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European elections: a vote for Europe
20 May, 2019

Chair's message to members - 20 May 2019

Dear Member or Supporter

I have set out that the elections are not a quasi-referendum on Brexit. They matter in their own right because the Parliament will shape the future of Europe. I called on people to cast their vote "for Europe". Several of you have asked me what that means in practice. Let me try. 
 
London4Europe is all party and non-party. There are many different ways of being "for Europe". I cannot tell you which of the positive visions of Europe that is on offer is the best. That depends on you and your politics.
 
 
A reminder of the voting system
 
Seats are allocated using the D'Hondt system. It is broadly proportionate in a reasonably large constituency like London (8 MEPs). But it still favours larger parties. 
 
 
Candidates
 
Where a party wins a seat, names are taken in order from the list. So only the top few names on a list have a hope of winning. Under the closed list system you vote for a party and cannot choose between individuals on a party list. Nonetheless, we have provided a guide to whether the individuals standing on party lists support Remain/ referendum:
 
  • All candidates for Change UK, Green and the Liberal Democrats are for Remain & referendum.

  • The second-listed Conservative candidate supports Remain and a Final Say referendum but the others do not.  In May, three of the polls suggest that the Conservative might gain two seats, four forecast zero seat; half the polls show them on one seat.

  • Most but not all of the higher-placed Labour candidates support Remain and a referendum with varying degrees of enthusiasm, though some also strongly support Corbyn and it is not clear which would be their higher loyalty.

 
 
European party group manifestos
 
In the European Parliament, most MEPs sit as part of transnational European Party Groups. 
 
All the Groups have set out their programmes and we have neutrally provided extracts and links to the full documents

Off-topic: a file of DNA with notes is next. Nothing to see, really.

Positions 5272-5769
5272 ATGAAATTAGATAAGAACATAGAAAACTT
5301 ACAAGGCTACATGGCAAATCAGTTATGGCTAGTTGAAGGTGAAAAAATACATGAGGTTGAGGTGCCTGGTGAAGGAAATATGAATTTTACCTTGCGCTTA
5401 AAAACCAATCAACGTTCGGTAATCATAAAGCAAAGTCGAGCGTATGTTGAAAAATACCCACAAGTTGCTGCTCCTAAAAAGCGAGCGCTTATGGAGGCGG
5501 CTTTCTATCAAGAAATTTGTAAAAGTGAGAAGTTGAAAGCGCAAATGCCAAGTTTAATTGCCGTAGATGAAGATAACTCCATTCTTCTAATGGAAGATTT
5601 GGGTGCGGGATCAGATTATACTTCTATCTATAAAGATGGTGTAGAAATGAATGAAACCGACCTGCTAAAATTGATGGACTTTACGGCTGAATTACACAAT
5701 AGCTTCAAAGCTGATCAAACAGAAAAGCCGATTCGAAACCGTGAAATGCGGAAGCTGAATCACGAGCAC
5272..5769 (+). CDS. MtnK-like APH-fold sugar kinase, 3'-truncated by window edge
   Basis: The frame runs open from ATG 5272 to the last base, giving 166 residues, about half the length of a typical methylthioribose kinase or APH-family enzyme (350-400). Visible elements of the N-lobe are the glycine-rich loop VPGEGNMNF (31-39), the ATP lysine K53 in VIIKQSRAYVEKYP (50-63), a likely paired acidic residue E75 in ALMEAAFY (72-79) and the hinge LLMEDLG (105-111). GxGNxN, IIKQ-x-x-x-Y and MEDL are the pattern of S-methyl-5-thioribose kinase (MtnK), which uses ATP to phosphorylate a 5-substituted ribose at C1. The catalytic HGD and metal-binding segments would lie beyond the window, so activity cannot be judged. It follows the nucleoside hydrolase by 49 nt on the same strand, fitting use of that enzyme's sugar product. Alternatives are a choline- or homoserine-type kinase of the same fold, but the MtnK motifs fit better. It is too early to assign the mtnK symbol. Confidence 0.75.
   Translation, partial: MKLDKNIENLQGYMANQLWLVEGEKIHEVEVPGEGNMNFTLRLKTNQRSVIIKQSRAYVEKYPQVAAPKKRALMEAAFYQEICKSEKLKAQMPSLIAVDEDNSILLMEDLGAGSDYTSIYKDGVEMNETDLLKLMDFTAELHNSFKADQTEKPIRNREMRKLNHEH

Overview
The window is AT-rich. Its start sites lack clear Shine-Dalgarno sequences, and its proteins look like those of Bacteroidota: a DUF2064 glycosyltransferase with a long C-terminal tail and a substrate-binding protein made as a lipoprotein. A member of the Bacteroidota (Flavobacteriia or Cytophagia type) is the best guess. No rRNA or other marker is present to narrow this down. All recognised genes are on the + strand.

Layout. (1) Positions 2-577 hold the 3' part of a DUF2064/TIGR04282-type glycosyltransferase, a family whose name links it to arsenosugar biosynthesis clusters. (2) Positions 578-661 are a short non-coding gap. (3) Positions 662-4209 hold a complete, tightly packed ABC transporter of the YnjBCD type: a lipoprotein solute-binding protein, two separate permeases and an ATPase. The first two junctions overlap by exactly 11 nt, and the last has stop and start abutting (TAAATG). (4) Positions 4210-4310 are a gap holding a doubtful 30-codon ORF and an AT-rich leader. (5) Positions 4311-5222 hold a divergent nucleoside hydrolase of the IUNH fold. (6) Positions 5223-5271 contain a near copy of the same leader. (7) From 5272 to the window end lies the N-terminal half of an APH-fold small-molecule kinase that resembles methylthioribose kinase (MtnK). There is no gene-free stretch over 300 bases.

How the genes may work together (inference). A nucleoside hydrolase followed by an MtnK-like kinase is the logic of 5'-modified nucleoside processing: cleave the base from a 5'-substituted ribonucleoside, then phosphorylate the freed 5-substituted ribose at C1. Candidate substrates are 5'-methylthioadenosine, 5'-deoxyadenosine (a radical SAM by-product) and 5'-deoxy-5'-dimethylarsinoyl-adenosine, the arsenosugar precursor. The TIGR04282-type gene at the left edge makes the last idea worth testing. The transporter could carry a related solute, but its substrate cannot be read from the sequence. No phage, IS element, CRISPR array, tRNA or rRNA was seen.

The Groups also have their Spitzenkandidat - the lead candidate for the Presidency of the European Commission. The European Council should take into account which Group has the most MEPs when putting the next President forward to Parliament for majority approval. 
 
Apart from Change UK, parties have made clear which Group they would join. You can therefore see which UK party supports the Group whose vision of Europe you like best.
 
 
UK party manifestos
 
We have summarised the key points in the UK party manifestos here. Each party has its own vision, its programme of improvements and policies, on which we offer no view. 
 
Where we take a view is on whether the parties support Remain and a referendum: 
 
  • Change UK, Greens and Liberal Democrats are for Remain and a referendum. 

  • The Brexit Party, Conservatives, Labour and UKIP are for Brexit. Labour has stated that if it cannot obtain a Brexit that it has put forward that it would then seek a general election in which it would campaign for its  Brexit; and that if it cannot secure a general election it would then "back the option of a public vote".  

You will need to make up your own mind on this point: if you are attracted to the manifesto of the European Conservatives and Reformists (backed by the Conservative Party) or the Party of European Socialists/ Progressive Alliance of Socialists and Democrats (backed by the Labour Party) you do have to ask yourself whether a vote for that Group is really a vote "for Europe" when the UK party is seeking to take the UK out of the EU and thus ensure that UK MEPs will not be in Brussels to help to implement the programme or take responsibility for the outcome of early decisions.